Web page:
Most people may have read about Asha Mandela, the Florida woman and native of Trinidad-Tobago who has earned the name “Black Rapunzel” for owning the Guinness World Record for “World’s Longest Dreadlocks.”
There is also Aevin Dugas, a social worker from New Orleans, U.S., who made headlines as the proud owner of the largest female natural afro in the world.
But somewhere in the Eastern Province of Zambia, another woman is also blessed with a similar extraordinary gift that is yet to be given the needed recognition – an incredibly long hair that is almost twice her height.
More about this
Named Lister Phiri, the Zambian mother of two from Chilanga District in Lusaka believes that if she had not been cutting her hair over the years, her hair would have stretched beyond the about two metres.
She would have probably been considered for the Guinness Book of Records, she said recently.
Born in 1969, Phiri has had this incredibly long hair right from her young days. During her days in high school, she was even forced to cut her hair several times in a year in order to maintain it within what was seen as acceptable lengths, she said in an interview with Times of Zambia.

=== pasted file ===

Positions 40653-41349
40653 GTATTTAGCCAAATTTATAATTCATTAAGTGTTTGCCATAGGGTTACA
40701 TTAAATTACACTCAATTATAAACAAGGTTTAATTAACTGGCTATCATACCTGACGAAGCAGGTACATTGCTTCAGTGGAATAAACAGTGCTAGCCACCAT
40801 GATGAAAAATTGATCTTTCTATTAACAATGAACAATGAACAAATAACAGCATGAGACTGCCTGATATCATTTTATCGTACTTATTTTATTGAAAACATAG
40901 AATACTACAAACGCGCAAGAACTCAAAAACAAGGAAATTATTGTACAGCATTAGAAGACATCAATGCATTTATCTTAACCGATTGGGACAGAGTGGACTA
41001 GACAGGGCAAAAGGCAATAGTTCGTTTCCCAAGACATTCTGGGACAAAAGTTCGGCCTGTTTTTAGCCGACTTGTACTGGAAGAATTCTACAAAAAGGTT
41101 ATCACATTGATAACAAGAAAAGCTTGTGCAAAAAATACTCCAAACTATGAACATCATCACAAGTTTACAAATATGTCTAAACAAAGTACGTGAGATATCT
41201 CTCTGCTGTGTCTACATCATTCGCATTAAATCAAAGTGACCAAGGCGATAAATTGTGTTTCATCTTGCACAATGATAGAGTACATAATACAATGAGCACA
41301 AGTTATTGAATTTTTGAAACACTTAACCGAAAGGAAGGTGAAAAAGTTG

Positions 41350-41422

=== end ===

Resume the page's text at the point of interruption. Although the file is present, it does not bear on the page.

The 49-year-old believes she inherited her rare gift from her grandmother, who was also born with extremely long hair, she said. Growing up, Phiri realized that it was unnecessary trying to cut her hair to let it fit within what is seen as acceptable.
“After I saw that my hair was growing longer, I began to embrace it because I realised that it might be God-given and probably Samson power,” she said.
But there was a problem – the cost of maintaining the hair using shampoo was too high for Phiri, so she found an alternative – detergent paste.
“I have never used any chemicals to make my hair grow not even relaxing creams in my life, I have maintained natural hair from the time I was young and only use Vaseline and detergent paste to wash my hair, and style it with cotton thread,” she said.
For now, her children and neighbours help her to style her hair, meaning, she wouldn’t have to spend so much time and money in hair salons and even though she sometimes trims the hair, she is not bothered as it grows back quickly.
But this comes with another challenge – a long hair that is not braided is heavy for her to bear. It is even worse when it soaked by the rains, she said.
Thus, to ease such pains and be able to move about easily without much difficulty, she makes ponytails, which she then folds around her head, but this often takes three hours to do.
Nevertheless, Phiri believes that her long hair is a blessing from God and she would continue to maintain that natural gift no matter what it takes.
“This is my gift from God and I need to cherish it considering that very few women are blessed with such long hair,” she said.